The release of a new Royer studio microphone is always a reason for celebration, but that is perhaps even more the case with the new R-10 ribbon mic. Although you wouldn’t guess it from the mic’s exceptional sonic performance and build quality, at $499 (or $1,048 for a matched pair), the R-10 is the most affordable Royer mic to date. The stereo pair (which is what I had for my review period) includes two microphones with consecutive serial numbers, two swivel-mounts, and a pair of cloth storage pouches packed in a foam-lined carry case.
The R-10 is a mono, bidirectional (figure-8), passive electrodynamic pressure-gradient ribbon microphone that uses Royer’s patented offset-ribbon transducer and a 2.5-micron ribbon element. The offset ribbon provides a slightly different frequency response on the backside of the mic than the front (The front side can handle a higher SPL, but the back side has slightly more top-end). This is almost like having two mics in one, as it allows the side of the mic to be switched depending on the sound source. As is the case with the R-121, I default to using the front side of the mic when recording electric guitar, brass and drums, and I use the backside when recording acoustic guitar, piano and drum overheads. The ribbon is formed with Royer’s direct-corrugation process, increasing the ribbon’s sturdiness and making the ribbon less prone to sagging and stretching. Similar to other Royer R-series microphones, the R-10 is perfectly suited to handle high SPLs (135 dB @ 50 Hz or 160 dB @ 1 kHz), making it ideal for capturing loud sound sources.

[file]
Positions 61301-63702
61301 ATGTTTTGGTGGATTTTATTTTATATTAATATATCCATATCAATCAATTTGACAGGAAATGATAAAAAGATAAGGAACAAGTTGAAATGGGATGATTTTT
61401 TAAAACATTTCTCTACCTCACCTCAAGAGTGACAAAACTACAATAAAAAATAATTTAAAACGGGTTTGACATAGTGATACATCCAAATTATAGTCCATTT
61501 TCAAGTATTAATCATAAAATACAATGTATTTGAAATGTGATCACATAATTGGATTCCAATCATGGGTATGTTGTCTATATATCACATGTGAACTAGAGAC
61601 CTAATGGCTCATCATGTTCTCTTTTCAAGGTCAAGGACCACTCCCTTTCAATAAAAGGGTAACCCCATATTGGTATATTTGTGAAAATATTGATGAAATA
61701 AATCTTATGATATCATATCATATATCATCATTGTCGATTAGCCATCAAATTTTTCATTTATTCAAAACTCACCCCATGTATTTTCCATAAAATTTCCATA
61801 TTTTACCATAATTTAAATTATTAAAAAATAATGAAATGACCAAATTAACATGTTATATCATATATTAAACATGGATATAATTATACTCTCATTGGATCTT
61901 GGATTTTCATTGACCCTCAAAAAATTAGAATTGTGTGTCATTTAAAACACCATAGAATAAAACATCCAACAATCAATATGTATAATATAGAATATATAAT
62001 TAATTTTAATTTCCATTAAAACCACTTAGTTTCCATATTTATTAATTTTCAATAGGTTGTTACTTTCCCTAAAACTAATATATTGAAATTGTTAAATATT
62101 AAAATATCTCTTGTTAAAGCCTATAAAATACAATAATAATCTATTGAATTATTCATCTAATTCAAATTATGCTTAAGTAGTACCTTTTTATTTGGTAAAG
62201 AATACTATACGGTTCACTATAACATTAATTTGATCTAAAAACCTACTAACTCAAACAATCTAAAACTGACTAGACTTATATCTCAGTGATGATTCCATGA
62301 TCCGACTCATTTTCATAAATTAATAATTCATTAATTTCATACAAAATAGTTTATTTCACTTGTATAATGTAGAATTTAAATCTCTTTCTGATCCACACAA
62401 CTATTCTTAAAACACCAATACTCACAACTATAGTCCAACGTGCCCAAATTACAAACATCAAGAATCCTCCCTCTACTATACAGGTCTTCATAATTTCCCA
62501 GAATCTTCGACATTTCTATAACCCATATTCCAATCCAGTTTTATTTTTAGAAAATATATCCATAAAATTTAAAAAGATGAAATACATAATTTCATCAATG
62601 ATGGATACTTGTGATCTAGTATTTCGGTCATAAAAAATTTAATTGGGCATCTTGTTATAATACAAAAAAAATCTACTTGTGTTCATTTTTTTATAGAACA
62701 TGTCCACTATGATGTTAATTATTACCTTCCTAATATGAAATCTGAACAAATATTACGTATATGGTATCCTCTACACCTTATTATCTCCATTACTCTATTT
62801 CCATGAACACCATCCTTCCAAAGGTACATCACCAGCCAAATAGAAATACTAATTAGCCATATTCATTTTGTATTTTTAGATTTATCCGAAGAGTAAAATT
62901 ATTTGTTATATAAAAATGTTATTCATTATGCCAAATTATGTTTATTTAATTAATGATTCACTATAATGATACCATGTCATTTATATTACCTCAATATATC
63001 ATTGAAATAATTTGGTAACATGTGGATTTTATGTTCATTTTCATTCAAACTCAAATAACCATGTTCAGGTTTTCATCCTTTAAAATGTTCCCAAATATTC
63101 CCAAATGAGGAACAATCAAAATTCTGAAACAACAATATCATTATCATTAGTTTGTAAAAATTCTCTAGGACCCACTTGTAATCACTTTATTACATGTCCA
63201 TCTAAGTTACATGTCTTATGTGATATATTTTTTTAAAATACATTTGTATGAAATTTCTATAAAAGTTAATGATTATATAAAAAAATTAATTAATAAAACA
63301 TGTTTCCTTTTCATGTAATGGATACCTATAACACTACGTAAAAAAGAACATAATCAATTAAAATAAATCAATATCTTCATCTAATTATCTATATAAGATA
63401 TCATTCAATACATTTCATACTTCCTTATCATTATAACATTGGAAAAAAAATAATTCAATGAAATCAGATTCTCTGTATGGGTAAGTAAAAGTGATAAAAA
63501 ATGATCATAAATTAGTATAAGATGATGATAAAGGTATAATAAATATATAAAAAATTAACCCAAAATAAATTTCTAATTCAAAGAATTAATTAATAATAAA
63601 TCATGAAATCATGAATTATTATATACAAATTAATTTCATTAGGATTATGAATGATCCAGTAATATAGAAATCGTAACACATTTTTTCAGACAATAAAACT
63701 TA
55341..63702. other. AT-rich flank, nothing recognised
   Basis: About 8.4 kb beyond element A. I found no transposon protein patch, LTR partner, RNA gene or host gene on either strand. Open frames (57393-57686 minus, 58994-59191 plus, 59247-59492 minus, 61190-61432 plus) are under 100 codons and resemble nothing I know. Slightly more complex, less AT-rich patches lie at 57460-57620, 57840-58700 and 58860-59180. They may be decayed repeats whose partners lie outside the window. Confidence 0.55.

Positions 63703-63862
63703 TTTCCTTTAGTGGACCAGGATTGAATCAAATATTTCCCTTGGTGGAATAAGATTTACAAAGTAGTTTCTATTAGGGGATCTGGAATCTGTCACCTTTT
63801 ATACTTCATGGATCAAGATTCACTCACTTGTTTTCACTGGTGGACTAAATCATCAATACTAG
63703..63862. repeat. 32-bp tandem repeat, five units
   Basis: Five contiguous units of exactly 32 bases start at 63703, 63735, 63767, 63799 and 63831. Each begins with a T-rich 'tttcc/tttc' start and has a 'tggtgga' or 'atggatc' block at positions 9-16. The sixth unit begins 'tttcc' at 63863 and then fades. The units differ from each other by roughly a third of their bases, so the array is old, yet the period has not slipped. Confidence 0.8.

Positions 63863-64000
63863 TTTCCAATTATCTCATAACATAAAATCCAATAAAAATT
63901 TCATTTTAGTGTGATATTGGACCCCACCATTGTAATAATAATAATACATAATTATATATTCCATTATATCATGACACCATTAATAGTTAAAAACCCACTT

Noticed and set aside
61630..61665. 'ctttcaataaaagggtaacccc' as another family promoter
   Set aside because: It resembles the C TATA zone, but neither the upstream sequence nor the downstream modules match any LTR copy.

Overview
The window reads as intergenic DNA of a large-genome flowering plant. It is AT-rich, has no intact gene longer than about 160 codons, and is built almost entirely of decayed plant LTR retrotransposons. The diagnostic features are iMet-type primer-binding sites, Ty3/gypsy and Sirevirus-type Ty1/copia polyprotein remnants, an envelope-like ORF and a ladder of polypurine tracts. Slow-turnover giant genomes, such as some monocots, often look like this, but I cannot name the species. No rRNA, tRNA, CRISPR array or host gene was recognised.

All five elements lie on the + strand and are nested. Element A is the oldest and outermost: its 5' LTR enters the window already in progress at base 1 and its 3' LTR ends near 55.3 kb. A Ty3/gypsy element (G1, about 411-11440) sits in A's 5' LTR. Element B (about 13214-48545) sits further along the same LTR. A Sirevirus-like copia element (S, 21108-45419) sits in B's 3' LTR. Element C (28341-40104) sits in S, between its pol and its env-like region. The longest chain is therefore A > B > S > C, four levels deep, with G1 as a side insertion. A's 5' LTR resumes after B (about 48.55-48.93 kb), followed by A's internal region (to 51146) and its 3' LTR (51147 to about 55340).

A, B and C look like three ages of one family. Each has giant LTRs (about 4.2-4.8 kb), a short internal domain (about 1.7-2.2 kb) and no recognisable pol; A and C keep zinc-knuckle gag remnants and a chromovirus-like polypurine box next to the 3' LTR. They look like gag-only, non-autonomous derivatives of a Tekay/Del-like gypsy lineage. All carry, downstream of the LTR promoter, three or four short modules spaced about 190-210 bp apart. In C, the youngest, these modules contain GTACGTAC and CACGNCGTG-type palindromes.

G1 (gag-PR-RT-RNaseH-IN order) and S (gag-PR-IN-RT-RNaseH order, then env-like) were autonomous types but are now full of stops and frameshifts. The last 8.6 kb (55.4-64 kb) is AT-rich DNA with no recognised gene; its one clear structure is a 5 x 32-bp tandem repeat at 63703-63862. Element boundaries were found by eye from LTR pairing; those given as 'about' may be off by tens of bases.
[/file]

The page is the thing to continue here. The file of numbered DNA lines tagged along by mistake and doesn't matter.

Like all Royer mics, the R-10 is built by hand in Royer’s beautiful and impressive Burbank facility (I’ve been there and it’s amazing!). The work done at that facility by Royer’s craftsmen and women exhibits the greatest precision and care. Outsourcing the manufacturing of some of the microphone’s components—primarily the mic body—to China allows Royer to build a more affordable microphone. Keeping the ribbon fabrication and installation—and manufacture of other key components—in-house ensures consistency and uncompromised quality.
In many ways, the R-10 is a second-generation R-101 (now discontinued), but it does have its own sonic character—and just because it’s affordable doesn’t mean it’s an entry-level microphone. The R-10 is physically smaller than the R-101. It is slightly narrower, nearly 2 inches shorter and weighs 3.5 ounces less. Mounted on the front of the R-10 is the classic green Royer badge, with “R-10” engraved below. The mic includes a modest black swivel-mount that screws directly onto the mic’s threaded stem. The mic’s low residual noise makes it perfectly suited for recording quiet sound sources. It has a frequency response of 30 Hz–15 kHz ±3 dB and a sensitivity of -54 dBv (re. 1v/pa). The mic includes a 5-year warranty, and the first re-ribbon (within the first year) is free.
The mic incorporates a shockmounted ribbon transducer with a built-in windscreen and custom David Royer-designed step-up transformer. The R-10 employs the same three-layer wire mesh windscreen used in the R-101, but in contrast to the slotted grille found on other Royer mics, the R-10 has an open front and back. In addition to lowering manufacturing costs, this configuration minimizes standing waves and comb-filtering effects, helping the mic deliver a smooth, open, uncolored high-frequency response.